Quite a few non-Christians think that the Bible a thoroughly evil book. I’m one of them. And even Christians know that quite a bit of it is not suitable for children. But they keep trying to make it so. Someone’s just tried that again, and it’s reminded me of what happened when I ran across the not-safe-for-work, sanity, or even life bits of the Bible. Today, let me show you how I brushed up against those bits, how the adults in my life completely mismanaged the situation, and what it means when Christian adults can’t show children the full monstrosities in their own holy book.

This is Captain Cassidy of Roll to Disbelieve! It’s March 3, 2022, and today we’ve got a fun story to talk about. Some guy wrote a book of Bible stories for teens that he thinks will help indoctrinate them — and keep them Christian for life. It’s going to backfire so, so, so hard. For real, this book tells us everything we need to know about why Christianity is in decline, and why it’s going to be that way for the foreseeable future.

Before we get into that, though, I want to thank my patrons and supporters! Your support matters a great deal to me. It makes my work — and these posts — possible! If you’re not a supporter yet or you’d like to do more, I’ll include some links at the bottom of today’s writeup for you. Thank you for whatever you choose to do!

(Note for readers of the writeup: This post draws upon earlier posts I wrote for Roll to Disbelieve. You can find them here: Stop defending slavery; Bible verses I wished I’d seen before deconversion; Other weird stuff I wish I’d noticed; Atrocity apologetics needs to stop.

And now, let’s check out this interview about the book The Bible: Enter Here.

The Bible: Enter Here

We’re talking about a story from Religion News from last autumn. It’s not brand-new news, but it’s definitely news to me. And it’s absolutely hilarious. The story concerns a book called The Bible: Enter Here, written by Spencer C. Demetros. It’s got 26 ratings on Amazon, with 85% of those being 5 stars. I didn’t see any reviews by actual teens. Instead, we see adults — mostly parents — raving about the book.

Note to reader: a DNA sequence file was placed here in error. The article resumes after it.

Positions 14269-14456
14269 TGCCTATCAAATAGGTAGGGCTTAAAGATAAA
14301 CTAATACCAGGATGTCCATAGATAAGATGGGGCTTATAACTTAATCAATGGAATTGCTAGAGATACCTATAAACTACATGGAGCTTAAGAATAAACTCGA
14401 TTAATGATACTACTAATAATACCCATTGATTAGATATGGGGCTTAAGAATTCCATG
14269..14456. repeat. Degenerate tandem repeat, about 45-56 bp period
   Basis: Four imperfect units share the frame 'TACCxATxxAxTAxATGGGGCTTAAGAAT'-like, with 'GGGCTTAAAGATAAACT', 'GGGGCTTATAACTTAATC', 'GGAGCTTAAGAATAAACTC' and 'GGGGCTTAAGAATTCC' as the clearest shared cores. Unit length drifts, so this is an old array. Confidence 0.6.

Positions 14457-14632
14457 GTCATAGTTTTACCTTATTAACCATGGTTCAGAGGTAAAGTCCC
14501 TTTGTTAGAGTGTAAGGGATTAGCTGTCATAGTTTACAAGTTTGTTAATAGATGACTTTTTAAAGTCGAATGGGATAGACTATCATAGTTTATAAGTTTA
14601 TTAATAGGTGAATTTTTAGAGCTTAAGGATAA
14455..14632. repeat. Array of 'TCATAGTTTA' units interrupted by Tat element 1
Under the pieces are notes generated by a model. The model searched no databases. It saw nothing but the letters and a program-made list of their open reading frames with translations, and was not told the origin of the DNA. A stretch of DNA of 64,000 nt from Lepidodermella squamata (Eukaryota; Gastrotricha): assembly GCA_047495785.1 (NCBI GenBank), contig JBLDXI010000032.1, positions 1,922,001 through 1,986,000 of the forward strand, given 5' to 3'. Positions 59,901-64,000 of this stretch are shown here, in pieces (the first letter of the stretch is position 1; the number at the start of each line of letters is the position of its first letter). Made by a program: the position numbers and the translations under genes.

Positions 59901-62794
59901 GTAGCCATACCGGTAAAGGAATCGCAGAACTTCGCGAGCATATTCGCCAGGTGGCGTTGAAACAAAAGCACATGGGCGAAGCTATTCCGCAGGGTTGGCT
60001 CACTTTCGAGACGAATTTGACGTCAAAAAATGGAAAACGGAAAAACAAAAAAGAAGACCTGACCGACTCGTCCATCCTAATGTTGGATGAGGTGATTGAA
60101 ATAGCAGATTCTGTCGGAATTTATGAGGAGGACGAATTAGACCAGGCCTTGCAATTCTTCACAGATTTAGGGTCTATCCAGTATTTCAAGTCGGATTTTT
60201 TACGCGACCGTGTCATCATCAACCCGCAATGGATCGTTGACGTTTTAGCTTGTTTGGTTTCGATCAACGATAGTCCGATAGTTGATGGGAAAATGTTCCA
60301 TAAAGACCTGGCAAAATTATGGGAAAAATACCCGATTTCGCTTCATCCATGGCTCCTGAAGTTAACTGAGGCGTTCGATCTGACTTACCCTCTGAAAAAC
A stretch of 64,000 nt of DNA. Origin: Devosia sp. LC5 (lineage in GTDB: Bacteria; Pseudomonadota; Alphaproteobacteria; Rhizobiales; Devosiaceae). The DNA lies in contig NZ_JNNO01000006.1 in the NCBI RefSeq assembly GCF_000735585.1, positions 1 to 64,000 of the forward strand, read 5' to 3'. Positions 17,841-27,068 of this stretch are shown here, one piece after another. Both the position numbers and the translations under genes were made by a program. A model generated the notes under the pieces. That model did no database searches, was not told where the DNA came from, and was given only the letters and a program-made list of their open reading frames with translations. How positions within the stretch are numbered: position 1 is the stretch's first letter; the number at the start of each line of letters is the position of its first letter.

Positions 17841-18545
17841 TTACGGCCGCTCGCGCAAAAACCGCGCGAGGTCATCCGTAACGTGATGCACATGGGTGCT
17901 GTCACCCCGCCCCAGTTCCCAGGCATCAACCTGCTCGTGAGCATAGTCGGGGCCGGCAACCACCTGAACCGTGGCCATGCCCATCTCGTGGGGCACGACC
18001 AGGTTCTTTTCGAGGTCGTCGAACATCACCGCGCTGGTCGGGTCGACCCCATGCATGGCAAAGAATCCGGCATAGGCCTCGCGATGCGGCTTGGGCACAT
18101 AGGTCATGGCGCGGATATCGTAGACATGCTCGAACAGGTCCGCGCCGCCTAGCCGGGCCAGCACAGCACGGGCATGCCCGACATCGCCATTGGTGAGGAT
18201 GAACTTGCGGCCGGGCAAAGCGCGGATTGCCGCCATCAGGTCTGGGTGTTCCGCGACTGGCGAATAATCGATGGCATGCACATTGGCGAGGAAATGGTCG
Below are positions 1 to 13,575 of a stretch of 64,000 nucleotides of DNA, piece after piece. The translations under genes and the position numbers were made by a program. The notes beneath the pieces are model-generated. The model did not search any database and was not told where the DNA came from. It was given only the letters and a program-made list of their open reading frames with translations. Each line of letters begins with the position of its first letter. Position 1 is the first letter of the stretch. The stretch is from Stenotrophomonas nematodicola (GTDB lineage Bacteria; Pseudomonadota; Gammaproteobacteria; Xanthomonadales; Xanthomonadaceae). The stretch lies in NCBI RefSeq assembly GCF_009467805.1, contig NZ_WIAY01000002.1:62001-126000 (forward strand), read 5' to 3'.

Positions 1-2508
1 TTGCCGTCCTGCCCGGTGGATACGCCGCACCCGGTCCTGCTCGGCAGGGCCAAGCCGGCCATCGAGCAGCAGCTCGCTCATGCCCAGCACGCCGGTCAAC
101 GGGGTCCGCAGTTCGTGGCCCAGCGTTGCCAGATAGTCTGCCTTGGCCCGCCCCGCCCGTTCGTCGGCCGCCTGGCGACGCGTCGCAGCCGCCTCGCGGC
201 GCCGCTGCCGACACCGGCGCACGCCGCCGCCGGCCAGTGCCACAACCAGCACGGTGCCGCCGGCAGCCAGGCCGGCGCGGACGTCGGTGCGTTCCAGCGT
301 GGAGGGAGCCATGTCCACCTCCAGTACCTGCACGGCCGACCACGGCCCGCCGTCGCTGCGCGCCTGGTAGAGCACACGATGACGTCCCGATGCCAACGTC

The book consists of Old and New Testament stories retold in a more modern, easy-to-read style. It’s not really a Bible, and the author’s very up-front about that in his interview with Religion News:

There’s a lot of really great teen Bibles out there that provide good commentary. But my book doesn’t transcribe the Bible and isn’t designed to replace it. It retells the key stories and teachings of the Bible as an entryway to access the Bible. I use a bunch of different techniques, including interjecting dialogue and writing some of the chapters as Peter’s diaries, and they bring the stories and lessons to life so that they’re memorable.

Demetros avoided really difficult stories. He also sterilized and sanitized what he did choose to go into the book.

For some reason, he also cut out almost all of the women in the Bible. I’m sure that’s not male privilege speaking or anything. (/s)

Just… why, though?

Of course, Religion News asked Demetros why he wrote the book.

Firstly, he replied, his goal was to move teens from the kiddie stories in picture books to stories that were more age-appropriate for them. Ultimately, he said, he wants to give teens “hope” by keeping them in church:

People are looking for hope. I believe that the true source of hope and joy is God, and Jesus’ message. We have to get back to that. Our old ways of getting kids to church isn’t working, so we have to do things differently. This book is one tool to head in that direction.

Secondly, though, he had another reason for writing the book. He wants teens to see Christianity as cool. That’s the “one takeaway” he wants teens to have after reading his book. As he puts it: